Showing posts with label mac demarco. Show all posts
Showing posts with label mac demarco. Show all posts

Sunday, April 6, 2014

video review: 'salad days' by mac demarco

Honestly, I thought I'd skip this review, but it turns out I had enough to talk about in this review.

Okay, next up... huh, not sure yet. Stay tuned, you'll see!

album review: 'salad days' by mac demarco

One of the biggest tropes in comedy is observational humour. You know the stuff, the material that fills the acts of the late George Carlin, Jerry Seinfeld, and Louis C.K.. The moment-by-moment notes about the little things in life in life that are quirky or odd or out-of-place, the things that might seem inessential until you dig into the reasons why we do them. And this sort of observational style shows up in other art as well, for obvious reasons: observing the normal world around you allows outlets to create plenty of stories, and implying depth in said stories can take elements that everyone can relate to and make them seem a lot bigger than they are.

And I'll be honest: with few exceptions, the sort of music that works through 'observational commentary' doesn't do a lot for me, especially if the tone of said music is more muted and mundane and actively seems to avoid drama. Sure, it's often effective in creating atmosphere and critics will eat this material up for its immersive factor and its relatability, but music that coasts by on mellow observations just does not interest me, especially when the 'insights' it presents aren't remotely revelatory. And that's not saying music about suburban or rural life can't be interesting - far from it, Arcade Fire, Lorde, Sun Kil Moon, and a whole slew of country artists have proven that wrong time and time again - but a slice of that sort of life without deeper commentary or insight often for me comes across as small-minded, bland, and rather pretentious.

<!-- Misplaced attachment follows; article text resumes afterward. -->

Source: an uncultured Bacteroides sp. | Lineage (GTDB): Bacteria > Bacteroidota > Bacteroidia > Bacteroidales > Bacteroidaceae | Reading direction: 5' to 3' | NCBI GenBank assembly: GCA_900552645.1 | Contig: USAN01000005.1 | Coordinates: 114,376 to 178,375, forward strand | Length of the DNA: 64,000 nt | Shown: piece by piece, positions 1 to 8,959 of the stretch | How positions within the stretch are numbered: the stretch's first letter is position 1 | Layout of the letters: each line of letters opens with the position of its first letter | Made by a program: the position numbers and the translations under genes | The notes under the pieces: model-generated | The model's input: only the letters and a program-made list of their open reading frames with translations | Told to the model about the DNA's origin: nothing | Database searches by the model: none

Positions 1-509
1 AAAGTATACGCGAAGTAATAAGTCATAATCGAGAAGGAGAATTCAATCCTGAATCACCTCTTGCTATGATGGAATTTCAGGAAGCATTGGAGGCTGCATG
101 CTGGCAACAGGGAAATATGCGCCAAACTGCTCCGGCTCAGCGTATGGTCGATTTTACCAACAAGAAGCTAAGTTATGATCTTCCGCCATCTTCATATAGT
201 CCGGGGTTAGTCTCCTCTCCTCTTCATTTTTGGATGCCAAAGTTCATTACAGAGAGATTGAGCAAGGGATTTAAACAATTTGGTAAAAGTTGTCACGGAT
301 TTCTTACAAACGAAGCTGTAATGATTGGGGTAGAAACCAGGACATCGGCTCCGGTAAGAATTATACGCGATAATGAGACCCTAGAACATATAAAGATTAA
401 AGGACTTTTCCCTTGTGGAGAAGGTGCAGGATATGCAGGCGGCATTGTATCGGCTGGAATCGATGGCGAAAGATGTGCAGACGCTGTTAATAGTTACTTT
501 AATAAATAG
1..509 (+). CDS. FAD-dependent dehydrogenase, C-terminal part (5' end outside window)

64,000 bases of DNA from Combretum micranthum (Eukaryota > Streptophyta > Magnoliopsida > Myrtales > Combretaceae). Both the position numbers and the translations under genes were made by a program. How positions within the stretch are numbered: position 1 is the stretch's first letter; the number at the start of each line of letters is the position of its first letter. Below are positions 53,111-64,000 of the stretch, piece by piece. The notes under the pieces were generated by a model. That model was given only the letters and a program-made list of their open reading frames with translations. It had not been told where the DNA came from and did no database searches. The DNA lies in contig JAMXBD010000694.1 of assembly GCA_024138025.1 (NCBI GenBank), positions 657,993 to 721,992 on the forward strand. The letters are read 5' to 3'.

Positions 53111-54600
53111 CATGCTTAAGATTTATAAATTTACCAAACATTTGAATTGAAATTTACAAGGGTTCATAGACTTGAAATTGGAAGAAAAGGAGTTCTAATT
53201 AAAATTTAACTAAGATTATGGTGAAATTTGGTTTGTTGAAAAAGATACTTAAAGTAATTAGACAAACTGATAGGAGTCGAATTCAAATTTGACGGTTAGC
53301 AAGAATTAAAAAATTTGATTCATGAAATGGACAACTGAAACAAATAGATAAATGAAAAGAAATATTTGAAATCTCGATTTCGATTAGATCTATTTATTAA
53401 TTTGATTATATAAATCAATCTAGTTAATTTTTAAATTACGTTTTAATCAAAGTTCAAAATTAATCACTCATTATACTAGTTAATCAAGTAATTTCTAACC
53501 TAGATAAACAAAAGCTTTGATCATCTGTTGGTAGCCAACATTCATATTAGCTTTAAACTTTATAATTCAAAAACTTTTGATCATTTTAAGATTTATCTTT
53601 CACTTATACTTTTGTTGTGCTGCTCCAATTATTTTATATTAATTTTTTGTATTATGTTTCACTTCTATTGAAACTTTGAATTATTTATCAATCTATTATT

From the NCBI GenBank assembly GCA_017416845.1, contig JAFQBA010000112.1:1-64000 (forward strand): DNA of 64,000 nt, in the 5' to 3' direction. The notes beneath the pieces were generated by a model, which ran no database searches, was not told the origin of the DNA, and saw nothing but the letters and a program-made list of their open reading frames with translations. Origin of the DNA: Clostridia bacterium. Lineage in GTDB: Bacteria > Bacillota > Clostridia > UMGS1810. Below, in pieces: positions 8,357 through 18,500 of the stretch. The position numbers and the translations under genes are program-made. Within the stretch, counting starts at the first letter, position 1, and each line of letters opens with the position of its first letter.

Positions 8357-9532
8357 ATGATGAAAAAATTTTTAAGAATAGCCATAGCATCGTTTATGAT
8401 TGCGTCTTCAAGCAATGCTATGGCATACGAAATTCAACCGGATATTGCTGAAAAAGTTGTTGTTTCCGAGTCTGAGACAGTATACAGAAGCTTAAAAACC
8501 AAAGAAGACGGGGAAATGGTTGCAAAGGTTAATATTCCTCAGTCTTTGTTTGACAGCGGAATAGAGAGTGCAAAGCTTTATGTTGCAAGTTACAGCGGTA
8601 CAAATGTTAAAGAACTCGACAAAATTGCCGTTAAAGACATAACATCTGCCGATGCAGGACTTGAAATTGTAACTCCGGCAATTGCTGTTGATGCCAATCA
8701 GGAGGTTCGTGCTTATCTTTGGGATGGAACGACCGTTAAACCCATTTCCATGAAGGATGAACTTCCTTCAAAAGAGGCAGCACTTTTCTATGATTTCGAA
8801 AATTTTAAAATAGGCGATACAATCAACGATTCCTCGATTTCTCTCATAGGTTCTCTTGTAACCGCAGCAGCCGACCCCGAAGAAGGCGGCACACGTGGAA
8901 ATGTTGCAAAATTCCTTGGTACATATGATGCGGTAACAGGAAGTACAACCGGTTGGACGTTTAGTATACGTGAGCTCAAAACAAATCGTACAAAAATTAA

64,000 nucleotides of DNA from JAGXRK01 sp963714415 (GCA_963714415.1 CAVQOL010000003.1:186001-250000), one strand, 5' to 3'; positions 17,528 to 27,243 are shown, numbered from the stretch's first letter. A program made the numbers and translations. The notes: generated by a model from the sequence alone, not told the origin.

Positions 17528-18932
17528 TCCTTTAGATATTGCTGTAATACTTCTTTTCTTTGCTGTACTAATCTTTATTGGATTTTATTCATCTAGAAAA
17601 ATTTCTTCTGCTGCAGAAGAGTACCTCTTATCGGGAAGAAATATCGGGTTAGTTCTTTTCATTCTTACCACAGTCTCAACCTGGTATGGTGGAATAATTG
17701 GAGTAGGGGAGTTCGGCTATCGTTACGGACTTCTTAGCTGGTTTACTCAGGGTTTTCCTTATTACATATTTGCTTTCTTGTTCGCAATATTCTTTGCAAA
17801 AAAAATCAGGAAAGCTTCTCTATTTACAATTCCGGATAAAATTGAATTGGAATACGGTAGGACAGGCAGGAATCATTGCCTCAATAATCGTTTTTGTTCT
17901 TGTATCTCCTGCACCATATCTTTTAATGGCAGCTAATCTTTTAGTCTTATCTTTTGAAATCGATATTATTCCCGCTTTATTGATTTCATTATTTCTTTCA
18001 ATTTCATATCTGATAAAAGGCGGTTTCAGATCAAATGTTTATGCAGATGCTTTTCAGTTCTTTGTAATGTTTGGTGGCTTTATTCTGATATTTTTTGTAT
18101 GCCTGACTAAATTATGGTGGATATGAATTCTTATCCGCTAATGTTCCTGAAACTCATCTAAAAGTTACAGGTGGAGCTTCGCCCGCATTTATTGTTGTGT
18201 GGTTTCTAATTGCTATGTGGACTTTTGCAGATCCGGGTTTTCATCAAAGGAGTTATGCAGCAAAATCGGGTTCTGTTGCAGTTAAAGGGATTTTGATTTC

And really, that was my first reaction when listening to Canadian singer-songwriter Mac DeMarco's debut album 2, an album that I don't really dislike but nearly puts me to sleep every time I listen to it - which, for the record, is not a good thing. Sure, the melodic progressions were interesting and the production was pretty solid, but with the too-smooth guitar tones, DeMarco's half-stoned delivery, and the lyrics that had some decent text but sparse subtext on suburban life, I just could not get invested in that record. It might not be strictly in the 'white guy with acoustic guitar' genre, but the tone and delivery of the album definitely fell into that category in trying to come across as having depth when there really wasn't much there, either through delivery or lyrics.

So why the hell did I pick up his follow-up album Salad Days? Well, call it curiosity, if you want, because buzz was suggesting this would be the album where the 'laid back bro grows up'. Now this was the same defense I heard used for the new Real Estate album, but given DeMarco's taste for weird melody lines, I had the hope that something on this record might be able to grip me - was I right?